Trading volume at E-Trade remained virtually unchanged from the second to the third quarter of calendar 1999. E-Trade's latest quarter was "outstanding ... in that they still added 310,000 net new accounts," Mr. Smith said.
E-Trade reported a loss for the September quarter, the fourth of its fiscal year, of $26.7 million. The results included a charge related to the acquisition of TIR Holdings Ltd., which provides multicurrency securities execution and settlement services. The loss exceeded deficits of $21.2 million in the previous quarter and $15.2 million in the year-earlier quarter.
DLJdirect said the number of trades executed in the September quarter declined by 14% from the preceding three months, to 1.2 million, but that was 67% higher than a year earlier. Customer assets rose in the quarter, to $14.2 billion from $13.3 billion.
DLJdirect's loss was $3.3 million, compared with earnings of $800,000 in the year-earlier period. National Discount Brokers Group said customer assets stood at $7.6 billion on Aug. 31, the end of its most recent reporting period. That was up 3% from the previous quarter. Net income from continuing operations was $435,000, an improvement from a $650,000 loss a year earlier.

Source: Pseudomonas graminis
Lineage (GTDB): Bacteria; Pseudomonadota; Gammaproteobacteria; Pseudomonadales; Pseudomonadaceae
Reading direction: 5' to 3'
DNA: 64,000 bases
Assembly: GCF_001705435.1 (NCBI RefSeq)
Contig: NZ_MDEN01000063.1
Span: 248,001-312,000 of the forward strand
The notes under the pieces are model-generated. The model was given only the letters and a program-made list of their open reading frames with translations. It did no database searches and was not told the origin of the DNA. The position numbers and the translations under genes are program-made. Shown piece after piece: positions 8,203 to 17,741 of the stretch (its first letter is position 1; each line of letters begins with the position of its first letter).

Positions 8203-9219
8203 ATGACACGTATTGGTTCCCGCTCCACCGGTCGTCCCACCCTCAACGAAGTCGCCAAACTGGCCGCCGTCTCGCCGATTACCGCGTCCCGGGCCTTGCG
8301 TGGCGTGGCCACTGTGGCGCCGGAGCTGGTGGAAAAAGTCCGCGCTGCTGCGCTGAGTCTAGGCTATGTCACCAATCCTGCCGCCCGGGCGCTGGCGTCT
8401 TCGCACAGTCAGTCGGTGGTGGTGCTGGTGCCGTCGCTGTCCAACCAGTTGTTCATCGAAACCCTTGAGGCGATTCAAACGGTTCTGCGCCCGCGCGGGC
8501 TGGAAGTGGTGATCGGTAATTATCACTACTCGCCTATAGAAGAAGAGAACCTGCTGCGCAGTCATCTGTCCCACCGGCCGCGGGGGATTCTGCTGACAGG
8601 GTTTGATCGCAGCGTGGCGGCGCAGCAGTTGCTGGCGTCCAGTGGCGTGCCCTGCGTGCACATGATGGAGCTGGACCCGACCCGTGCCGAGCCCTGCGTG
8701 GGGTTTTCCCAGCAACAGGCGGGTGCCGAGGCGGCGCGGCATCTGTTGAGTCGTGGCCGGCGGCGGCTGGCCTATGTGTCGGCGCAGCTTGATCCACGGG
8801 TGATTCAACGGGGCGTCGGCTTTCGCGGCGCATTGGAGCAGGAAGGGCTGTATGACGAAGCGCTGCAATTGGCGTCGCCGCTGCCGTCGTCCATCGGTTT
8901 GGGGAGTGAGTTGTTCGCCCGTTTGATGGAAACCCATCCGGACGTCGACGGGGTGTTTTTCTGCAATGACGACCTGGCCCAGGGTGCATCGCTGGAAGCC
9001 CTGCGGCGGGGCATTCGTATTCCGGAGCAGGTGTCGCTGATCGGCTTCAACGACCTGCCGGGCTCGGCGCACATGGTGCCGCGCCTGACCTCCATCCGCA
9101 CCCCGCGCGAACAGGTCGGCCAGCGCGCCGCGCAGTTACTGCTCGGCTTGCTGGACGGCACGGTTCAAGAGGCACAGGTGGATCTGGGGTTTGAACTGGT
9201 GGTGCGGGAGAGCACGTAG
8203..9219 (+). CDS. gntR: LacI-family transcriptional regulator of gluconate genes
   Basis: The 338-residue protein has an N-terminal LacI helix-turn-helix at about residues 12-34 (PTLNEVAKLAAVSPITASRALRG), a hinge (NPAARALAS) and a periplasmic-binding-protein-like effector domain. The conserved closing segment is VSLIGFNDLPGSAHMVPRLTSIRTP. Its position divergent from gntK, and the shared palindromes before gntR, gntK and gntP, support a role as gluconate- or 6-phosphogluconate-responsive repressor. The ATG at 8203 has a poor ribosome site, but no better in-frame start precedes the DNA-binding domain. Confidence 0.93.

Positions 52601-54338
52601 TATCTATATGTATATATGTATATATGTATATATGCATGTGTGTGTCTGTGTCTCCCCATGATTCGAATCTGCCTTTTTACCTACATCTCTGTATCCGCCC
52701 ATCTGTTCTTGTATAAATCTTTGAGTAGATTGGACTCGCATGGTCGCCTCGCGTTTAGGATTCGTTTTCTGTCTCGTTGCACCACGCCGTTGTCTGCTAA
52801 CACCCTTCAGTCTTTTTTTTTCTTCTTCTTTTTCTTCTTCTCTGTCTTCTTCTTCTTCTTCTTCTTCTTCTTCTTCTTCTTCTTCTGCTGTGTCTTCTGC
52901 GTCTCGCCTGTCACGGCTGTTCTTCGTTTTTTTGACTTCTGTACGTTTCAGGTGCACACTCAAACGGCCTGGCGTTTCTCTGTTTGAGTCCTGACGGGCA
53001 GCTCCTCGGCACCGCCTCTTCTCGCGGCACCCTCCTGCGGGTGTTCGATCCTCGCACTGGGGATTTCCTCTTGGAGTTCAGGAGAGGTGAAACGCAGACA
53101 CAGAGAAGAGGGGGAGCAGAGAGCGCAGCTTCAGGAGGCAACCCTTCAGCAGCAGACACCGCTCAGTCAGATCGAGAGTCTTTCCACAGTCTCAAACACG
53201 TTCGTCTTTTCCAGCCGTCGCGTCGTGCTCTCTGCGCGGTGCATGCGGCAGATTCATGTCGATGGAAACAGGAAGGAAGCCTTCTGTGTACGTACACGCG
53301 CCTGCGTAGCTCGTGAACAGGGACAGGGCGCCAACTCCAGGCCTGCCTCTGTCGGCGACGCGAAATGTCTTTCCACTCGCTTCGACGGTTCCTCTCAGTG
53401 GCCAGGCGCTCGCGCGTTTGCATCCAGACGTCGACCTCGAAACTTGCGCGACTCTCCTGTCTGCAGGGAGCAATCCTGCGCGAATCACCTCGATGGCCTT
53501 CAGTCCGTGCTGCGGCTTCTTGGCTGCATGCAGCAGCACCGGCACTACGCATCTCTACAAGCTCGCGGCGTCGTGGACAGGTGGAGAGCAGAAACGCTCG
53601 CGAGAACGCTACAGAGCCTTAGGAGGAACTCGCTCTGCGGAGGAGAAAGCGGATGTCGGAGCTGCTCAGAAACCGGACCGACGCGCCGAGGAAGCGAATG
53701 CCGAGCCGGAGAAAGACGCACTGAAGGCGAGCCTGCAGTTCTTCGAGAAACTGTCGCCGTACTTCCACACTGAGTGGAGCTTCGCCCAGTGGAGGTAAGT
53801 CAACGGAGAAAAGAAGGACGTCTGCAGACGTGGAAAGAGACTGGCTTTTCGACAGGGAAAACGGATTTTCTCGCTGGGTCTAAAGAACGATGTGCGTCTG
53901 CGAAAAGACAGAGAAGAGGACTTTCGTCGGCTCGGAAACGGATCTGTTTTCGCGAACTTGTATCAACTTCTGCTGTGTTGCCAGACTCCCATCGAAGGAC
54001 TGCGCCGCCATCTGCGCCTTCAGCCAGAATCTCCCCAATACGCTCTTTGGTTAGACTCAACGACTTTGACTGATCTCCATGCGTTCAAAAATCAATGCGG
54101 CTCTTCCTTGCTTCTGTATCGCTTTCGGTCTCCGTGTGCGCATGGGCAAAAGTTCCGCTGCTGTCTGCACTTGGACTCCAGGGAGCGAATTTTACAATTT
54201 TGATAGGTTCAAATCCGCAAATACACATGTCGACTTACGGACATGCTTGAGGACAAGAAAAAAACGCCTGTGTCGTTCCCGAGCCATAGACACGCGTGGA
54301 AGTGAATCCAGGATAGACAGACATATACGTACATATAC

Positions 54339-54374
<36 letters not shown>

During the most recent quarter, NDB sold its stake in Equitrade Partners LLC, a New York Stock Exchange specialist firm, which boosted net income to $20.6 million from a $1.3 million loss a year earlier.
The on-line brokers are being challenged by advertising and marketing demands. The top eight on-line firms have budgeted more than $1.2 billion in fiscal 2000 for marketing, up from $750 million in 1999, Mr. Repetto of Lehman Brothers said. In many cases, he said, this "is absolutely killing earnings.''
E-Trade, for one, said its losses were "in line" with its technology, customer-service infrastructure, and brand-building strategies. The firm, which is in the process of acquiring the profitable, $4 billion-asset Telebanc Financial, spent $77.4 million on "selling and marketing" in the latest quarter.
"They're obviously paying a price" for their account growth, Mr. Smith said.
But E-Trade said its cost to acquire a new customer fell to $198, from $424 a year earlier and $238 in the previous quarter.
Charles Schwab said it spent $58 million on advertising and marketing development in the quarter, bringing the total to $165 million for the year. DLJdirect kicked off a $65 million ad campaign in June and reported an $18 million expenditure on its brand in the latest quarter.
Mr. Repetto said the high customer-acquisition and branding costs could cause some companies to cut back. "Even if the earnings are positively affected in the short term, the long-term result may be negative," he said.
Meanwhile, traditional full-service firms such as Merrill Lynch & Co. and Morgan Stanley Dean Witter & Co. are making on-line plays, and "pure-play" on-line brokerages are expanding their services, blurring the competitive distinctions.
That prompted Glenn Tongue, president of DLJdirect, to say recently that "on-line brokerage is dead. There is no longer the on-line brokerage cocoon. ... Today we are competing with every single brokerage company in America." ?